Covid-19 and it’s effects on the property market
Matthew Cullum Property Blog
The Property Market in 2020 After COVID-19 and Its Effects
When the coronavirus hit the U.K., the property market had already suffered a major blow from Brexit and was on its way to recovery. The pandemic disrupted the economy and brought the property market to a standstill.
Since the first case in March, and the subsequent lockdown, the industry experienced a decline in demand for houses for four consecutive months. During this period, the number of listed houses also went down drastically.
When government regulation eased in June, the property market reopened. Estate agents and sellers were allowed to offer in-person viewing. Buyers, on the other hand, were free to proceed with their relocation plans.
The post lockdown period saw a drastic increase in demand in the property market. The spike was due to the cumulative demand during the lockdown period as the limited movement hindered potential buyers from viewing properties. An increase in demand always leads to a rise in prices, which has been the case with the property market post the lockdown.
Property experts have predicted that property prices will bounce back to the normal price once the demand is exhausted.
Temporary Stamp Duty Holiday
The government raised the stamp duty to rejuvenate the property industry during these hard times. In Northern Ireland and England, the cut was raised to 500,000 from 125,000. This means if you are purchasing a home, the first 500,000 payment of the property is stump duty-free. In essence, the government used the stump duty cut to encourage people to buy homes before the end of this financial year, as the temporary cut will be in force until April 2021. Register for Matthew Cullum property information and covid-19 related property information.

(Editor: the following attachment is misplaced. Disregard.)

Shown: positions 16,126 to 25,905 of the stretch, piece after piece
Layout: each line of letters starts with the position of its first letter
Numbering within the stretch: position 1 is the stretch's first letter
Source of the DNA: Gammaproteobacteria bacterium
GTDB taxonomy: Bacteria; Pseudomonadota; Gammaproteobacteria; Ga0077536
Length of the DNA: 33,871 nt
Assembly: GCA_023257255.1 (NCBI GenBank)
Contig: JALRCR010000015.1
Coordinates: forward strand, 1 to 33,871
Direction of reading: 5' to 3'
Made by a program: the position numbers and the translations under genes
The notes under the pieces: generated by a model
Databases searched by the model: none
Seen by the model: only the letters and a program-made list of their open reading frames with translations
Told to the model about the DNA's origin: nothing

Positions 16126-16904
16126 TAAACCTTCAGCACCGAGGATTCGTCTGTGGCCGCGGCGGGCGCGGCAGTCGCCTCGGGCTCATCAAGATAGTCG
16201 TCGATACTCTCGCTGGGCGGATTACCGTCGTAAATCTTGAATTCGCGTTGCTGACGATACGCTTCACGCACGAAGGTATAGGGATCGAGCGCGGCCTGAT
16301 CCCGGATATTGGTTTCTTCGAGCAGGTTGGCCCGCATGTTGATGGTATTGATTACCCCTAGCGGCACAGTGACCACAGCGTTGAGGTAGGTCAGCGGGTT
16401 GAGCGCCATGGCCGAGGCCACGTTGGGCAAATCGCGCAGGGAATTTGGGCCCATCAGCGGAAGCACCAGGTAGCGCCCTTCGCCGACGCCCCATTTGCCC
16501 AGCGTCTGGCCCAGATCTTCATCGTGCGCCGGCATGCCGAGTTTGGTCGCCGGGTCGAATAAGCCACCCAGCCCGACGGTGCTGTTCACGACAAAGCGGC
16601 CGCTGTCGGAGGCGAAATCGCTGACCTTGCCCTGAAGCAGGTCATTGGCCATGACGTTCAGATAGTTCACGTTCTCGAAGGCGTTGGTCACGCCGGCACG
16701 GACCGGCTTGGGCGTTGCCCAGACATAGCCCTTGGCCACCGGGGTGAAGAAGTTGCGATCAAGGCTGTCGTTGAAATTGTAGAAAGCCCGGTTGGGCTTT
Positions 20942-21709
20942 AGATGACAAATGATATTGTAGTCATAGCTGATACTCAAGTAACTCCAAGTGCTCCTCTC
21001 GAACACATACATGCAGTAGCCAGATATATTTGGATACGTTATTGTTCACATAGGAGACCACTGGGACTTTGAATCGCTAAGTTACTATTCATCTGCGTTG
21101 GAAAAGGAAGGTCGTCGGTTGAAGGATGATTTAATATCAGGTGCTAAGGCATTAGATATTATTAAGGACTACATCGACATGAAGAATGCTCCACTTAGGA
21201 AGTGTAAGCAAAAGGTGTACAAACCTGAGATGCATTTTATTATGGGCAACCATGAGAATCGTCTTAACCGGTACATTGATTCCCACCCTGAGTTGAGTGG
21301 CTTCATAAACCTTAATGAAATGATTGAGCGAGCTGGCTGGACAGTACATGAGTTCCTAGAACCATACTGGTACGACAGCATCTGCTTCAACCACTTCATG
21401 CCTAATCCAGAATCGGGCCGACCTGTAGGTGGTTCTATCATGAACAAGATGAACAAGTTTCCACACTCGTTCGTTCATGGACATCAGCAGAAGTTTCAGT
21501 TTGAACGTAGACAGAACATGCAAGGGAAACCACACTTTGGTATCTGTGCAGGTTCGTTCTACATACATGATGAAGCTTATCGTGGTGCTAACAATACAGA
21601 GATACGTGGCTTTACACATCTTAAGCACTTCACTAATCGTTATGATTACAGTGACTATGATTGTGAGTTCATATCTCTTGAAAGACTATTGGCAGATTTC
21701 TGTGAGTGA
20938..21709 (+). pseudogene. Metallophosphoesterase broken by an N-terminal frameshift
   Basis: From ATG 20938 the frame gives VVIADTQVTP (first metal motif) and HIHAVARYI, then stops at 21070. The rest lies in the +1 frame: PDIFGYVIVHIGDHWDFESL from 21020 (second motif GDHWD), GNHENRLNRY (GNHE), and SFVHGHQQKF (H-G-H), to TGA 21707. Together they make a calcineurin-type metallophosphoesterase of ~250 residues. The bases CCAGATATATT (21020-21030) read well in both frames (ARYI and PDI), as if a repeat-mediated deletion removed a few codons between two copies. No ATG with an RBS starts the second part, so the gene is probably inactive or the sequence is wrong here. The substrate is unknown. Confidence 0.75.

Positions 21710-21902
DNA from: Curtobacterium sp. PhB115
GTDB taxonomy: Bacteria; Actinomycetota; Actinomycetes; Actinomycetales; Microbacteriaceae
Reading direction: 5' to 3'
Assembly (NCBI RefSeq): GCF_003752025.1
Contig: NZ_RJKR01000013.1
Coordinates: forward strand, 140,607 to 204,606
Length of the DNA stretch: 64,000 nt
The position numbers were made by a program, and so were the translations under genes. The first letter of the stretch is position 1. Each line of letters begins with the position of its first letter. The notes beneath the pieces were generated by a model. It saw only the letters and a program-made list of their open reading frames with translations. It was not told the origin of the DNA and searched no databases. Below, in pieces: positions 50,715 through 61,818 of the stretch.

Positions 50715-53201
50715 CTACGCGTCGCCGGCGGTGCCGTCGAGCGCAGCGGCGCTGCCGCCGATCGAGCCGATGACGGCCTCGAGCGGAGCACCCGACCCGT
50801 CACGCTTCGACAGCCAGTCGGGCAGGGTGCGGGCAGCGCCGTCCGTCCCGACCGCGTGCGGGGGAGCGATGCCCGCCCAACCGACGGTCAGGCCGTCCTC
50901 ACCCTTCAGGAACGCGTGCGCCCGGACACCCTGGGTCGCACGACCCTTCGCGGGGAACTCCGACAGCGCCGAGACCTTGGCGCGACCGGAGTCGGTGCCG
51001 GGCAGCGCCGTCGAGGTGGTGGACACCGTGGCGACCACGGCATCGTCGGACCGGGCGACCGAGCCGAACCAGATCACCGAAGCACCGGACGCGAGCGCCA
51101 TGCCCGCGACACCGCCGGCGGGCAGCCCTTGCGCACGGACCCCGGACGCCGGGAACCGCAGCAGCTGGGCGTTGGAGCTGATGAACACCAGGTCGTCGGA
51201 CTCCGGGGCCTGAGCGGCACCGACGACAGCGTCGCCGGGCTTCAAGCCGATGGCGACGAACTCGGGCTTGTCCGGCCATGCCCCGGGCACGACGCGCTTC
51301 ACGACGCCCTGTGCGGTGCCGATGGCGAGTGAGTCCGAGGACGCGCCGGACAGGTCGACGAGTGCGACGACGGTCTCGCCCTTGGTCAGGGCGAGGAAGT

The demand in the previous months is closely tied to the stump duty cut announced on 8 July. It seems potential homeowners have grabbed the opportunity in fear of missing out on this one-time offer.
The increased demand has put a strain on the homeownership process. Estate agents are struggling to process legal documents on time. There is also a lag jam in mortgage evaluations, further delaying the process.
Since housing is a critical part of the economy, the stump duty holiday not only encourages people to buy homes but also has a ripple effect on the other sectors of the economy. In a new home, someone might opt to renovate, change the utilities, or buy furniture, contributing to other sectors of the economy.
The demand in the property industry is predicted to fluctuate in the coming months, given the uncertainty of these times. Experts argue that there is a possibility of the housing demand going down once the stump duty holiday ends. Another reason for this is the potential increase in the unemployment rate.
Matthew Cullum Property-The Current Property Market Situation
With the new lockdown regulations, the government has made it clear that estate agents can only offer virtual tours to potential home buyers. The parties can only move to an in-person view once the potential buyer has confirmed that they are interested in buying the home. In-person viewing requires the two parties to maintain social distancing, sanitize, and wear a mask where close interaction is inevitable.
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